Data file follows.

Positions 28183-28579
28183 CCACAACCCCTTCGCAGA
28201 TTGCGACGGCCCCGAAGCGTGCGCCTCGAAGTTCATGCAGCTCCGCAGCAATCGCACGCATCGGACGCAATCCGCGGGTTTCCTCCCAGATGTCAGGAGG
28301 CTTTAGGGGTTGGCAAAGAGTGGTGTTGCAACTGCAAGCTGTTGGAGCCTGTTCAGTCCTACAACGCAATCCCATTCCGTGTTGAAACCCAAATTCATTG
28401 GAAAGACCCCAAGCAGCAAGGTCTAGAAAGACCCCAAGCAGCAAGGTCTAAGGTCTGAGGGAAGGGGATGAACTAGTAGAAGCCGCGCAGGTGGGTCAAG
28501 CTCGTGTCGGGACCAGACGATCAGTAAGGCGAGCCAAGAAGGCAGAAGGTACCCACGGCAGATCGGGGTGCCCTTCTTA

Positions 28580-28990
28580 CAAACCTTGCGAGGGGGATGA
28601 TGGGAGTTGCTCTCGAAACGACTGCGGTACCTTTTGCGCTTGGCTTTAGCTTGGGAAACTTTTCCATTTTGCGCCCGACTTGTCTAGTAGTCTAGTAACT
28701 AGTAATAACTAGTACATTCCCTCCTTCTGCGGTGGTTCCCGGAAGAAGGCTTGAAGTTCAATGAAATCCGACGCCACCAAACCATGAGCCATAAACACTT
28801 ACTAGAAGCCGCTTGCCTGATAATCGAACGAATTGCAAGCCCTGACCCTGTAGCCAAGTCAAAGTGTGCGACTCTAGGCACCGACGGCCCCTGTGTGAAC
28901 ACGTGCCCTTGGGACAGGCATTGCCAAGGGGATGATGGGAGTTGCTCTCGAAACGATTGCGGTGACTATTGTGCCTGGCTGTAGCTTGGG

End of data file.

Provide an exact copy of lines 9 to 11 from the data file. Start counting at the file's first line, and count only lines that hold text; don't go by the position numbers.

28601 TGGGAGTTGCTCTCGAAACGACTGCGGTACCTTTTGCGCTTGGCTTTAGCTTGGGAAACTTTTCCATTTTGCGCCCGACTTGTCTAGTAGTCTAGTAACT
28701 AGTAATAACTAGTACATTCCCTCCTTCTGCGGTGGTTCCCGGAAGAAGGCTTGAAGTTCAATGAAATCCGACGCCACCAAACCATGAGCCATAAACACTT
28801 ACTAGAAGCCGCTTGCCTGATAATCGAACGAATTGCAAGCCCTGACCCTGTAGCCAAGTCAAAGTGTGCGACTCTAGGCACCGACGGCCCCTGTGTGAAC